As this last snowstorm melts away, it’s time to get back outside on local trails and play. Many of the paths we love for mountain biking, hiking, equestrian, and OHV are in need of some care and attention before the summer activities get in full swing. Downed trees need to be bucked up and moved. Trails need to be restored. Berms crafted and more. Not only is trail maintenance important for creating safer, more enjoyable recreational opportunities—it’s a great way to build community and promote land stewardship.
As a CivicSpark Fellow with Sierra Business Council, I have teamed up with another CivicSpark Fellow, Phoebe Rogers, serving Placer County to help promote volunteer trail days hosted by the Truckee Donner Land Trust (TDLT). This non-profit has protected 40,000 acres and manages 45 miles of trail in the northern Sierra/Truckee area. Both of our fellowships are closely linked to climate adaptation, land-use issues, and community engagement so we found this to be a fitting volunteer engagement project as part of our CivicSpark program requirements. Trail days are typically 9am-2pm, which involves some variation of removing brush from pathways, grading uneven terrain, manicuring trails for special needs, repairs and more—quality fun in sun doing good.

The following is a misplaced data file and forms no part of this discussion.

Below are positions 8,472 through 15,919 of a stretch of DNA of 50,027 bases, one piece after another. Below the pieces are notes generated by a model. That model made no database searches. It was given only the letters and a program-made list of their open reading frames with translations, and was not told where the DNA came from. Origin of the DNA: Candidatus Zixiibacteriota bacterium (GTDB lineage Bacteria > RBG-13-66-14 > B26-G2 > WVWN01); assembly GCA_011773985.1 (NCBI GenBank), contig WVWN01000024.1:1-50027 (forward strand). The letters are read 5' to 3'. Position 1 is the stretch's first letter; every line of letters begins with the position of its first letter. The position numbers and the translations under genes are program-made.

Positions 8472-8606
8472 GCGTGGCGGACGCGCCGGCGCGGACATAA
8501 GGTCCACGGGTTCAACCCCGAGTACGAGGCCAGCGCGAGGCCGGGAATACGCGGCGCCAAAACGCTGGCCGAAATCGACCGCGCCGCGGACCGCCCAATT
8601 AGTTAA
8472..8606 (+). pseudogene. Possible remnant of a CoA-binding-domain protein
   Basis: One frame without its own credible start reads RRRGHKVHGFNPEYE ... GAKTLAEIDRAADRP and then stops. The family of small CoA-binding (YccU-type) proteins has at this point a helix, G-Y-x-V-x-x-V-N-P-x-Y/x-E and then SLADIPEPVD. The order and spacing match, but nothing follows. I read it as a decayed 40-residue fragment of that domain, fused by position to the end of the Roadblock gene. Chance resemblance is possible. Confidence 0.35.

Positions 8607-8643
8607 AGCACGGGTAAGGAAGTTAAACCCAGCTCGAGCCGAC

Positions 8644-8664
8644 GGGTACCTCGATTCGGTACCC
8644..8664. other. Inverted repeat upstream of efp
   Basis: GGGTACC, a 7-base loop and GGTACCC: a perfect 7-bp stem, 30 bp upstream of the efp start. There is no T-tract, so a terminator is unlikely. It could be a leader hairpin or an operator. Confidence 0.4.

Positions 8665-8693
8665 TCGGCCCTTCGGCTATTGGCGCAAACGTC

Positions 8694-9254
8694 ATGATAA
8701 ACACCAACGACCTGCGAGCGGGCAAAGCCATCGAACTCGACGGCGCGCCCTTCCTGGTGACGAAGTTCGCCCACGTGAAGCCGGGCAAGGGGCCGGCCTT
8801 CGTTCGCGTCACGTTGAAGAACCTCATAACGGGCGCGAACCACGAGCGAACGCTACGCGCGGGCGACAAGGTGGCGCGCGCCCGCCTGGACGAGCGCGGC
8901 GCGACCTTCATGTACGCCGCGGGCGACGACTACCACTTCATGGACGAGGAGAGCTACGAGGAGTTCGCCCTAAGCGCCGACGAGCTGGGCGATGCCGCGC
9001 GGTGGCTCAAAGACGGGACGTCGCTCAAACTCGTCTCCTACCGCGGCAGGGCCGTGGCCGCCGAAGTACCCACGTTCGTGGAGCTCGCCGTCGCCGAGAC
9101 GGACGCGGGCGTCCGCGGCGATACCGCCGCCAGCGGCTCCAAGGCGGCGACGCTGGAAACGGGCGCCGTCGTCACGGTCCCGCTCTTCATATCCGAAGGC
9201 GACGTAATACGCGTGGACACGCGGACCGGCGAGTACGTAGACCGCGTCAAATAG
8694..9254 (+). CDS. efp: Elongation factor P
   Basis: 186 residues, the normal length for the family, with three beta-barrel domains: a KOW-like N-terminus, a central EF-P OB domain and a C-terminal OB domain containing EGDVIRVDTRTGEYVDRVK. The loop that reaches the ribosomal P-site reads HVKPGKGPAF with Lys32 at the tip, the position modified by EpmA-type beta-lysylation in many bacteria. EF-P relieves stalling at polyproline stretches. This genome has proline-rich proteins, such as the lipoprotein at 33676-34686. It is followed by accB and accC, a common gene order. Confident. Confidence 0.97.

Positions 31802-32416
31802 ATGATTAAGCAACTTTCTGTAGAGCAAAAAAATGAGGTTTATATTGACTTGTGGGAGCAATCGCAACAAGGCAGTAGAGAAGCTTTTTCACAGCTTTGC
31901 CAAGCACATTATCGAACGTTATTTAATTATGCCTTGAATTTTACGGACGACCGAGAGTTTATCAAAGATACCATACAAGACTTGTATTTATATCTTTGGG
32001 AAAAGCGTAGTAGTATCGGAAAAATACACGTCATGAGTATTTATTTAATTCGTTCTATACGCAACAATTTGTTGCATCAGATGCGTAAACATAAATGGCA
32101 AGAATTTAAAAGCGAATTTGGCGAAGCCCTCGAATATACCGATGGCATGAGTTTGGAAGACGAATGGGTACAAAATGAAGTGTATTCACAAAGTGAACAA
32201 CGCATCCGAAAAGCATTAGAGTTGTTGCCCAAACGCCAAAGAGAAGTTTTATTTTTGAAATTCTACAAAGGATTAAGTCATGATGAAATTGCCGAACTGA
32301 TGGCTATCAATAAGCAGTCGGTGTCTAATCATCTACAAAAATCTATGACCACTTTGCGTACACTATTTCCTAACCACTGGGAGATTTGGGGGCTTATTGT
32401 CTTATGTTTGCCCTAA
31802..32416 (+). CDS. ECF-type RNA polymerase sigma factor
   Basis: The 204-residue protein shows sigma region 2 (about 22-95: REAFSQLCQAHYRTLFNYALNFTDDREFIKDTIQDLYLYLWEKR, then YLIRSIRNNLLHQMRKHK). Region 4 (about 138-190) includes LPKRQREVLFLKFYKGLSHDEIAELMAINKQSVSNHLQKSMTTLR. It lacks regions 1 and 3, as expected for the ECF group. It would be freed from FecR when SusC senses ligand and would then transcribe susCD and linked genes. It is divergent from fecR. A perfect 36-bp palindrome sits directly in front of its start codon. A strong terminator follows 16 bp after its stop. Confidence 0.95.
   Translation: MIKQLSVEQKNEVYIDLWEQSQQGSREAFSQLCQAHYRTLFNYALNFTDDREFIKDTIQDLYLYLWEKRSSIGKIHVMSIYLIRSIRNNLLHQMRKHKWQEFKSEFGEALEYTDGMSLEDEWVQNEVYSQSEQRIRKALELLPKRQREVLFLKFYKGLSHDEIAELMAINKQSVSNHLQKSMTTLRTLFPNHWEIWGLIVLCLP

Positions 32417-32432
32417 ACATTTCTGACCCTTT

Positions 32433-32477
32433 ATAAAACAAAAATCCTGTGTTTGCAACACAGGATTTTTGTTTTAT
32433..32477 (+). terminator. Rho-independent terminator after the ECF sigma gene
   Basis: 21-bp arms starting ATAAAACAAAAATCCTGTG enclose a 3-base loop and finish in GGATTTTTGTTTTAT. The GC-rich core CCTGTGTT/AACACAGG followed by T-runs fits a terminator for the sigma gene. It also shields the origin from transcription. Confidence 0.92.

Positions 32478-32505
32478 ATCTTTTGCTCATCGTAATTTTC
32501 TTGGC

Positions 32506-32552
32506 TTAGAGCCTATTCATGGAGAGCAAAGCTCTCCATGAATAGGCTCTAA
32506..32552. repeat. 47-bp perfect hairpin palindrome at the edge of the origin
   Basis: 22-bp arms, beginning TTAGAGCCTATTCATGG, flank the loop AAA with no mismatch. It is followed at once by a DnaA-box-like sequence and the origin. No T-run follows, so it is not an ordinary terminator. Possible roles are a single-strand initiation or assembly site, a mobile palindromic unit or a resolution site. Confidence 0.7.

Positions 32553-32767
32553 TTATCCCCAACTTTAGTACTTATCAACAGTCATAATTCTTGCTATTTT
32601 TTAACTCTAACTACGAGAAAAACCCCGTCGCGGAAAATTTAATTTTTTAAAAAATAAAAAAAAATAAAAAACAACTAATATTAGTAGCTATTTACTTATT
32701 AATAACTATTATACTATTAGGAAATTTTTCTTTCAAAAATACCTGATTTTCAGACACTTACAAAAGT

If this sounds like something you might be interested in, sign-up on TDLT’s website. If none of those volunteer slots work, we encourage you to sign up through other organizations promoting similar events to give back to your community like the Tahoe Rim Trail, Sierra Buttes Trail Stewardship, Truckee River Watershed Council, Keep Tahoe Blue, Sierra Nevada Alliance, and more. Any questions for these events can be directed to the contact information on TDLT’s website. Phoebe and I plan to attend in person on June 25, 2022 so we hope to see you out there!